Aussie Newbie Explores Foursquare: Part 1


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In this post I’m sharing my experience as a Foursquare newbie and specifically as a Foursquare newbie uncool enough not to have an iPhone or other such smart device.

In a post here just over a week ago I wondered about Foursquare and how relevant it was for business. I also said at the time I was not eager to try Foursquare, but as in politics a week is a long time in social media. And a couple of informative comments on that post prompted me to take a closer look.

I then decided that, whether it was on Foursquare or Gowalla or one of the other location-focused services, as a social media strategist (as well as being curious as to what the fuss was about) I needed to get with the program and experience what was going on here.

Uh oh! No smart phone

My immediate challenge was that it looked as if I needed an iPhone, Blackberry, Android or Palm to access Foursquare, or to be in the USA and use SMS. A quick call the the phone service provider showed that my contract there has another seven months to run, so the option of a smarter handset was not on.

Then when I looked more closely I found there was another option as long as my phone was Internet-enabled, which I knew was technically possible. I could go online to the site and “check in” there – i.e. record my location.

Getting set up, unlocking my first badge

So my Foursquare adventure began with activating, for a $5 a month fee, some Web access for the phone and signing up for Foursquare via my laptop computer (doing that on the phone would have been painfully slow – have you used the keyboard on a Nokia 6210?).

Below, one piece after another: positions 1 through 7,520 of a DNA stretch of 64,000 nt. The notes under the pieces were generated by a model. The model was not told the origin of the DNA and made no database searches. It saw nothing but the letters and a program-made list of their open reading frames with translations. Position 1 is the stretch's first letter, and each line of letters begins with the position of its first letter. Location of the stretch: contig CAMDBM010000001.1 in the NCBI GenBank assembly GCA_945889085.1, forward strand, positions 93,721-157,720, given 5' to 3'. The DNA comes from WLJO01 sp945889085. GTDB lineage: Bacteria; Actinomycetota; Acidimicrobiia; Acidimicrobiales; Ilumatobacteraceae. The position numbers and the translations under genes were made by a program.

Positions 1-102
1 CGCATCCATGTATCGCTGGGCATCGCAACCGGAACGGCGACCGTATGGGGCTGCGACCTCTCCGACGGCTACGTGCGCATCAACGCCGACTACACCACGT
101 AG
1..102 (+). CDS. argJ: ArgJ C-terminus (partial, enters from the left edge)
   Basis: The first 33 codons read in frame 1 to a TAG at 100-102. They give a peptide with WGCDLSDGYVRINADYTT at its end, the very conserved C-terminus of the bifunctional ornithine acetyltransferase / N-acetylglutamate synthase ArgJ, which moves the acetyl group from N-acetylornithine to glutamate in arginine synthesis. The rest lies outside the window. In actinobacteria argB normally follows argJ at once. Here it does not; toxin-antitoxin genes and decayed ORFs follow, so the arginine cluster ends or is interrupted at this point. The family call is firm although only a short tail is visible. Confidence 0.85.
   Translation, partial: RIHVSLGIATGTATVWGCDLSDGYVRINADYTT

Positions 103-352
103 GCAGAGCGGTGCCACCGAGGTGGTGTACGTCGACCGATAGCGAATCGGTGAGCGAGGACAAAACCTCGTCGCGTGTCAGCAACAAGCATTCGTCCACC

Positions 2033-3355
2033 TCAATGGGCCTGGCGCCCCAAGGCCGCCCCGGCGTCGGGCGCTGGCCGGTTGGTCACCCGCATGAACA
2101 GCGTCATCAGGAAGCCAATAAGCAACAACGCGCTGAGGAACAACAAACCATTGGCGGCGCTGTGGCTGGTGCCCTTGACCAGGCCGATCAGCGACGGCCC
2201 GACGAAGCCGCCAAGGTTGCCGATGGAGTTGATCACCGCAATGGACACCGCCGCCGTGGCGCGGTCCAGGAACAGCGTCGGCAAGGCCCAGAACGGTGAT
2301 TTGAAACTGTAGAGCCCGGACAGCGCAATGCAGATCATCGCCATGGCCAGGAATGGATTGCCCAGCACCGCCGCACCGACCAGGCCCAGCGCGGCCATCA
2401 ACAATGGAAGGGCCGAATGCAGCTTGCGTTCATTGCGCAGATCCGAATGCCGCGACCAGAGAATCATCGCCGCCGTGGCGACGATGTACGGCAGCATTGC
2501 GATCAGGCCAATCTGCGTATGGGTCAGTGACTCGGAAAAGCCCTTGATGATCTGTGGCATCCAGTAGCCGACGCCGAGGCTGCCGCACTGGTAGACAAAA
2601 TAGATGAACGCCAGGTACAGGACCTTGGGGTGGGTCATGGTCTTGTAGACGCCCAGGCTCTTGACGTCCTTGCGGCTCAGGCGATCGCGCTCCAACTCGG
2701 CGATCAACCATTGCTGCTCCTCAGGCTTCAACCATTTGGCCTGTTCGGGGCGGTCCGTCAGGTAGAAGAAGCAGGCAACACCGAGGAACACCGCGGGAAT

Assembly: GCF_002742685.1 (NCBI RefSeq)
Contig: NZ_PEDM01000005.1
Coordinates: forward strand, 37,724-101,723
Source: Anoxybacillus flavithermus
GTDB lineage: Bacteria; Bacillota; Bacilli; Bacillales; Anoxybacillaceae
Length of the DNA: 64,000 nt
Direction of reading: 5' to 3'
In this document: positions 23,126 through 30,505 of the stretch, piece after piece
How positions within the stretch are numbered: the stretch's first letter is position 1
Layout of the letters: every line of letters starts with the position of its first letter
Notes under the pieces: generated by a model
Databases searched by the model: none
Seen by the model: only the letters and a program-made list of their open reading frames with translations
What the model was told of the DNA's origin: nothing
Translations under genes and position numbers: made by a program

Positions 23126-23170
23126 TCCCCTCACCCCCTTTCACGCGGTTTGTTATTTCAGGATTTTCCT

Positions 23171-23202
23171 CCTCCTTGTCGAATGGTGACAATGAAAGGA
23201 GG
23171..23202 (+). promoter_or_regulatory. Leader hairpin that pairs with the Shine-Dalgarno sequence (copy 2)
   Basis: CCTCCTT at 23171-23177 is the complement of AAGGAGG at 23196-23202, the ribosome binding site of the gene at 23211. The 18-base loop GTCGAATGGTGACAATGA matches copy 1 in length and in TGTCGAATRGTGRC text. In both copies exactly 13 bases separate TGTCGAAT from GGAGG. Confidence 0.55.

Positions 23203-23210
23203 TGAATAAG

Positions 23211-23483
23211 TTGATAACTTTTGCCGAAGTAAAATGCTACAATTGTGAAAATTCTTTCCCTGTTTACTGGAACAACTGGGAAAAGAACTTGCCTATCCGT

Then I entered, again via my laptop, the location details for the area where I live, The Anchorage Islands and my gym, Tweed Fitness Centre (Click on the nav bar menu tab <Add things> and then on the text link <add a new venue>).

Later I headed for the gym and when I got there, fired up the phone’s Web access, went to and checked in for the location, Tweed Fitness. When I returned from the gym I looked up my Foursquare page on the laptop and discovered I was now the proud owner of a Newbie badge.

I get to be the mayor

I then checked in at Anchorage Islands.

Then this morning, when we returned from a walk and swim at the beach, I checked in again for Anchorage Islands and having scored the requisite minimum two checkins and apparently having as yet no competitor for the title I am now – or I should say, for now – the mayor of Anchorage Islands.

So the system works, even for those us with less smart cell phones and in places far removed not only from Austin TX home of SXSW  but far even from the USA.

Friends in the neighbourhood

Then I noticed something quite interesting. In the line of images of mayors of various spots around the area, Tweed Heads/Gold Coast Australia, I noticed one for someone I know who lives in San Francisco.

On closer examination I saw that he had been here long enough to become mayor of a restaurant and an apartment block about 5 minutes drive from here. We could have met for a coffee, which would have been nice.

So I am starting to see how Foursquare could be really interesting in terms of connecting people who already know one another, or perhaps people who don’t know one another yet, but have shared interests and are in the neighbourhood.

Friends globally

I can also see benefits in terms of friends around the world. Even without at that point using the facility to tag friends from my Gmail, Twitter or Facebook accounts, I connected effortlessly on Foursquare with friends in Seattle, WA, in London, UK, and in various parts of Australia.


I can already see how I can show clients some possibilities for using Foursquare to grow awareness of their venues or services, and to engage better with and maybe reward customers.


I admit to experiencing a ridiculous thrill at becoming mayor of Anchorage Islands.

I suspect I will enjoy collecting some more badges.

Republished with author's permission from original post.

Des Walsh
Des Walsh is an executive leadership coach, social media strategist and LinkedIn expert. He is passionate about sharing his understanding of the benefits of social media in a way that makes good sense for business.


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